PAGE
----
William Moorcroft, potter: Individuality by design

Our books Aug 31, 2023

by Jonathan Mallinson

William Moorcroft (1872-1945) was one of the most celebrated potters of the first half of the twentieth century.   From his earliest decorative pottery, a ‘chemical and artistic triumph’ in the words of one reviewer, to his Powder Blue tableware, considered by Pevsner ‘undatedly perfect’ in design, Moorcroft’s work won the highest awards at World’s Fairs, was sought by museums, and stocked by the most prestigious retail outlets in the world.  He was granted a Royal Warrant – an exceptionally rare honour for a potter at the time -, and at his death he was rated alongside Josiah Wedgwood as a master of his craft.

But he was also one of the most individual of potters, a combination of craftsman, designer and manufacturer.   He created his own decorative technique, and developed a unique palette of underglaze colours.   He designed both form and ornament for all his pieces, drew the decoration template onto each shape, and, in the case of his flambé wares, personally fired the kiln.   He oversaw the training of his decorators, and he was responsible for the promotion and sale of his work.   It is through this unique fusion of roles that he bridged the ever-widening gulf between industrial and studio production, commerce and art.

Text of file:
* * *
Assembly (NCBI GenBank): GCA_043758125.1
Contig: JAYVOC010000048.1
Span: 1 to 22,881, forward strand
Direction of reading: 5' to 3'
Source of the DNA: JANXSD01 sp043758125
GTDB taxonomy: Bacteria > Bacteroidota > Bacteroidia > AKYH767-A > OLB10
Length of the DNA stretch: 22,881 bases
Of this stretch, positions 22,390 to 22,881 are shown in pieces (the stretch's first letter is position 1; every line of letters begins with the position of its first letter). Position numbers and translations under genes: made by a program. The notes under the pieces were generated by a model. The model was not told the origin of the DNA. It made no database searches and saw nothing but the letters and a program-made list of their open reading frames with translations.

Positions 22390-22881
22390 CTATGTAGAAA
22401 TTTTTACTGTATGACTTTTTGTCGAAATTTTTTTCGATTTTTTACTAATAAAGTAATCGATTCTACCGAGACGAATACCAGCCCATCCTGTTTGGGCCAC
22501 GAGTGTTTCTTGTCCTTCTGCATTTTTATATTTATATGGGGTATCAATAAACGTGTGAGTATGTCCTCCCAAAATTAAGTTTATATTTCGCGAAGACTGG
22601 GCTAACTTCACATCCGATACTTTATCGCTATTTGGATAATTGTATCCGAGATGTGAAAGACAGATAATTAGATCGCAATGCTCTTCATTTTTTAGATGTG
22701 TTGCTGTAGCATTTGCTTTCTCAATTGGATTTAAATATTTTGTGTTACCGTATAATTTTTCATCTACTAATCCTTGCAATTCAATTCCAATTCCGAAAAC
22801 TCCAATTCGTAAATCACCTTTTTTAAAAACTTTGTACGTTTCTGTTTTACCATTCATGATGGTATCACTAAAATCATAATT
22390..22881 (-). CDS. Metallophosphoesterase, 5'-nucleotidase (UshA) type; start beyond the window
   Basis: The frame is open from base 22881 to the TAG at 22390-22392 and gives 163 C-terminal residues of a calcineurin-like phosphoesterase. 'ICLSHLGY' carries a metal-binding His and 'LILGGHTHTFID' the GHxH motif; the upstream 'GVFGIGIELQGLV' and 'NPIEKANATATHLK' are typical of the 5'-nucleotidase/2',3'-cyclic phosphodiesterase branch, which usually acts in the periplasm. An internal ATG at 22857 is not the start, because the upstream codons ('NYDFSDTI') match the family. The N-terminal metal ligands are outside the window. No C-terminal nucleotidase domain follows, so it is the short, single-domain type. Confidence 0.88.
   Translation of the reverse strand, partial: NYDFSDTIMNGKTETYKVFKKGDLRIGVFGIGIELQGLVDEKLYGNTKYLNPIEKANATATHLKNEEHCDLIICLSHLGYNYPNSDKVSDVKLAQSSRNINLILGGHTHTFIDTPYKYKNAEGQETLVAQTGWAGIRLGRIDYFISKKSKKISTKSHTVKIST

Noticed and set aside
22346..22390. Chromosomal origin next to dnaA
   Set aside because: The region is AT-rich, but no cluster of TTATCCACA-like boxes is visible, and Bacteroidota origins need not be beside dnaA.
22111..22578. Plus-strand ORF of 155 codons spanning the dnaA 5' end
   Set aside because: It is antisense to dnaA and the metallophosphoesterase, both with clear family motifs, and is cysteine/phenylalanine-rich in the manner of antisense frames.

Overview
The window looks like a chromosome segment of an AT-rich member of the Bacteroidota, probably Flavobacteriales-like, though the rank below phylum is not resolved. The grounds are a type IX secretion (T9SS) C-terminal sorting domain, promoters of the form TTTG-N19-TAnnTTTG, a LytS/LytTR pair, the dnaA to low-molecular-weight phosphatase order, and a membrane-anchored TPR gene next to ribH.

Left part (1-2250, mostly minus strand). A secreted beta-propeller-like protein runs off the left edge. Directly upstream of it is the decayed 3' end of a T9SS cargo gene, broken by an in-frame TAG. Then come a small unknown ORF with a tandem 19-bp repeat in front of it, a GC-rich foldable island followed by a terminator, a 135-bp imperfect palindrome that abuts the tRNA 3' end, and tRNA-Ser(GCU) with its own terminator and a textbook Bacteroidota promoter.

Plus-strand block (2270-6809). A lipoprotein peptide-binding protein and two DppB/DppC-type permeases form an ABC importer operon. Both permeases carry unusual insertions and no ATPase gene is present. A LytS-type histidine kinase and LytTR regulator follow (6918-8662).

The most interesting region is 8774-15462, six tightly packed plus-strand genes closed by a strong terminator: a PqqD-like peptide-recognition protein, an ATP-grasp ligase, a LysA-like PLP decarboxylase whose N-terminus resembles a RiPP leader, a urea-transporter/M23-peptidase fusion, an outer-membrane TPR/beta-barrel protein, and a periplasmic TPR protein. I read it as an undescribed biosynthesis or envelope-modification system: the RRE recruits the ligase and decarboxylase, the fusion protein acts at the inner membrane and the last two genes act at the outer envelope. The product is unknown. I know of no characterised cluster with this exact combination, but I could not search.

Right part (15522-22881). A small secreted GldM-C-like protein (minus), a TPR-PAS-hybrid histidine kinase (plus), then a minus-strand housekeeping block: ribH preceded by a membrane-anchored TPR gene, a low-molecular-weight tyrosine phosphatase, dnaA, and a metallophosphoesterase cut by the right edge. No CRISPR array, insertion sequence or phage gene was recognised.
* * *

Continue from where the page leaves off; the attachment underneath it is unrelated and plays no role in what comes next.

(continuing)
Paradoxically, the very individuality which set William Moorcroft apart in his lifetime is a cause of the relatively narrow view of his importance today.   Because no single category adequately covers the range of his activity, he is rarely included in studies of either industrial design or studio pottery, and tends to be considered largely as the founder of a firm.   This book is the first to look at the potter in his own times, on his own terms.